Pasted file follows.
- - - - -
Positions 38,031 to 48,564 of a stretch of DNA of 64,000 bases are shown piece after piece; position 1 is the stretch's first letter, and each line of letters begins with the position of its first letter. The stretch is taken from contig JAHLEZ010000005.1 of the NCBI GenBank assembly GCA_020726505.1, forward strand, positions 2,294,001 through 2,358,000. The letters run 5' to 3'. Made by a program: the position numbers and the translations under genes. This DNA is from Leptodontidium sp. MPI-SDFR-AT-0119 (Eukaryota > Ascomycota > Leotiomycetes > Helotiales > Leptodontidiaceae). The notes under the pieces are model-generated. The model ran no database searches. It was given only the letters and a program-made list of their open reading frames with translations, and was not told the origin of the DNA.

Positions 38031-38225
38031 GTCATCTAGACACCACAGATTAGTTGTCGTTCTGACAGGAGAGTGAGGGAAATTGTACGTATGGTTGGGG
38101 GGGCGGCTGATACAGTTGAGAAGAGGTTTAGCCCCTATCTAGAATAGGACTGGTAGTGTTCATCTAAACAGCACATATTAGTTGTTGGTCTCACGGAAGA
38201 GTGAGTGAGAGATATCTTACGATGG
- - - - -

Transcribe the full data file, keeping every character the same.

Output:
Positions 38,031 to 48,564 of a stretch of DNA of 64,000 bases are shown piece after piece; position 1 is the stretch's first letter, and each line of letters begins with the position of its first letter. The stretch is taken from contig JAHLEZ010000005.1 of the NCBI GenBank assembly GCA_020726505.1, forward strand, positions 2,294,001 through 2,358,000. The letters run 5' to 3'. Made by a program: the position numbers and the translations under genes. This DNA is from Leptodontidium sp. MPI-SDFR-AT-0119 (Eukaryota > Ascomycota > Leotiomycetes > Helotiales > Leptodontidiaceae). The notes under the pieces are model-generated. The model ran no database searches. It was given only the letters and a program-made list of their open reading frames with translations, and was not told the origin of the DNA.

Positions 38031-38225
38031 GTCATCTAGACACCACAGATTAGTTGTCGTTCTGACAGGAGAGTGAGGGAAATTGTACGTATGGTTGGGG
38101 GGGCGGCTGATACAGTTGAGAAGAGGTTTAGCCCCTATCTAGAATAGGACTGGTAGTGTTCATCTAAACAGCACATATTAGTTGTTGGTCTCACGGAAGA
38201 GTGAGTGAGAGATATCTTACGATGG